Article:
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pp. 161-196

The stated objective of the Mirisch organization was to "find the best filmmakers and provide them with the very best story material and the most talented associates-enable the filmmaker to do the thing he most wants to do-concentrate completely on the films, on what appears on the screen and let a small, effective organization handle all ...

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Six. Selling Them Big

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pp. 197-221

When television replaced the movies as the main source of entertainment for Americans, the function of motion picture promotion changed. During the days of the studio system, promotion served to sustain the movie going habit and to funnel people to first-run theaters. Although Hollywood publicized pictures individually, stars received ...

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Seven. International Operations, Part I: Of Art Films and Great Britain

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pp. 222-252

The decline of the domestic theatrical market after World War II forced UA and the other American motion picture companies to rely on over seas markets more and more. At one time, American films could at least break even at home, but no more. Foreign sales, which by 1960 accounted for about 40 percent of Hollywood's total income, spelled ...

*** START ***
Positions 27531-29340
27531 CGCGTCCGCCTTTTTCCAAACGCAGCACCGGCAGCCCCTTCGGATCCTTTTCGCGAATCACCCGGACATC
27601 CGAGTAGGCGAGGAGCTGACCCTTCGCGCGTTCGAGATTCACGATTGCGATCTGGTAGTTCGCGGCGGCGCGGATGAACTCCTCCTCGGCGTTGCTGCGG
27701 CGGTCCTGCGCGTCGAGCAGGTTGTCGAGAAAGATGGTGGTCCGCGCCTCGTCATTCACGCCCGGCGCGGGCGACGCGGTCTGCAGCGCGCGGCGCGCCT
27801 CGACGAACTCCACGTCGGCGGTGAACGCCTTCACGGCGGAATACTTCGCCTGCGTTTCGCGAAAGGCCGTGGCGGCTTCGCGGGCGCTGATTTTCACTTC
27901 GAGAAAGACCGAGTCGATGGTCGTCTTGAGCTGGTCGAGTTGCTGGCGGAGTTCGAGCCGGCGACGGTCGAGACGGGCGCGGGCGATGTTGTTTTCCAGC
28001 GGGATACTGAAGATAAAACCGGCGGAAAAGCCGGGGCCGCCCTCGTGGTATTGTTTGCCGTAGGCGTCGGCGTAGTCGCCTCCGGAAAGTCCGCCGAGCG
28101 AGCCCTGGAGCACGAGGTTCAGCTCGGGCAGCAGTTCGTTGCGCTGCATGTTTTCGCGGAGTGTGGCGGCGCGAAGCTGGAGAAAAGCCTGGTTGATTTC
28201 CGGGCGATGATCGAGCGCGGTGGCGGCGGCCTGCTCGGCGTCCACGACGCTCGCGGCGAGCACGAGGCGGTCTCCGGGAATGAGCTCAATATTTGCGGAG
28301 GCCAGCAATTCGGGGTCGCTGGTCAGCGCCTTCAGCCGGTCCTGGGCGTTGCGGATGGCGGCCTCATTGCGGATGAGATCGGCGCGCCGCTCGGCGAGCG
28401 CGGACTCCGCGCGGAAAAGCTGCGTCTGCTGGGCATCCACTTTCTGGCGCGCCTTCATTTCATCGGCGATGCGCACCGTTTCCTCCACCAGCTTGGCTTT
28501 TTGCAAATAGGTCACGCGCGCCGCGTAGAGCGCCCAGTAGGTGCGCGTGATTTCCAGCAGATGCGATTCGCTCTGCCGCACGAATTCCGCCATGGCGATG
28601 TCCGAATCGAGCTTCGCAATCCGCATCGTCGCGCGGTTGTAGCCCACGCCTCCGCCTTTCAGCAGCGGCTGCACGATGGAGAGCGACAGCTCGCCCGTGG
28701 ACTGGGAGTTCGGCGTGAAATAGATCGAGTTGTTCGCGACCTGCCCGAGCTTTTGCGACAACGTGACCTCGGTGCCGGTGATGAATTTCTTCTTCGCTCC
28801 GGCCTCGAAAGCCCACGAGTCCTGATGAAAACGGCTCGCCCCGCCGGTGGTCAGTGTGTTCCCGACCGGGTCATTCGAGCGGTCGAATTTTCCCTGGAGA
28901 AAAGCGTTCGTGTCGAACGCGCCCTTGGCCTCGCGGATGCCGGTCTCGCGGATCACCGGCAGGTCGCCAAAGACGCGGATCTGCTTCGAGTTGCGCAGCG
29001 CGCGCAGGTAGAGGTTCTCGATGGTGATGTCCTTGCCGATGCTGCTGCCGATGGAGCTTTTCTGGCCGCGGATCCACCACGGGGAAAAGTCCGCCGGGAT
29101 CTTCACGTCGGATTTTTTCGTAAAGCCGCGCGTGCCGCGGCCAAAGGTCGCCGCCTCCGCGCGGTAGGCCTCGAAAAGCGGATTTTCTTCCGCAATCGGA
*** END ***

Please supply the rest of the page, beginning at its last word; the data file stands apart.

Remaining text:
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Eight. "007": A License to Print Money

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pp. 253-274

As the most successful series in motion picture history, the James Bond films are quintessential examples of products tailored for the international market. Financed by an American major partly with British film subsidy funds, produced by two expatriates who had incorporated in Switzerland, and based on a popular series of British espionage ...

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Nine. International Operations, Part 2: France and Italy

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pp. 275-301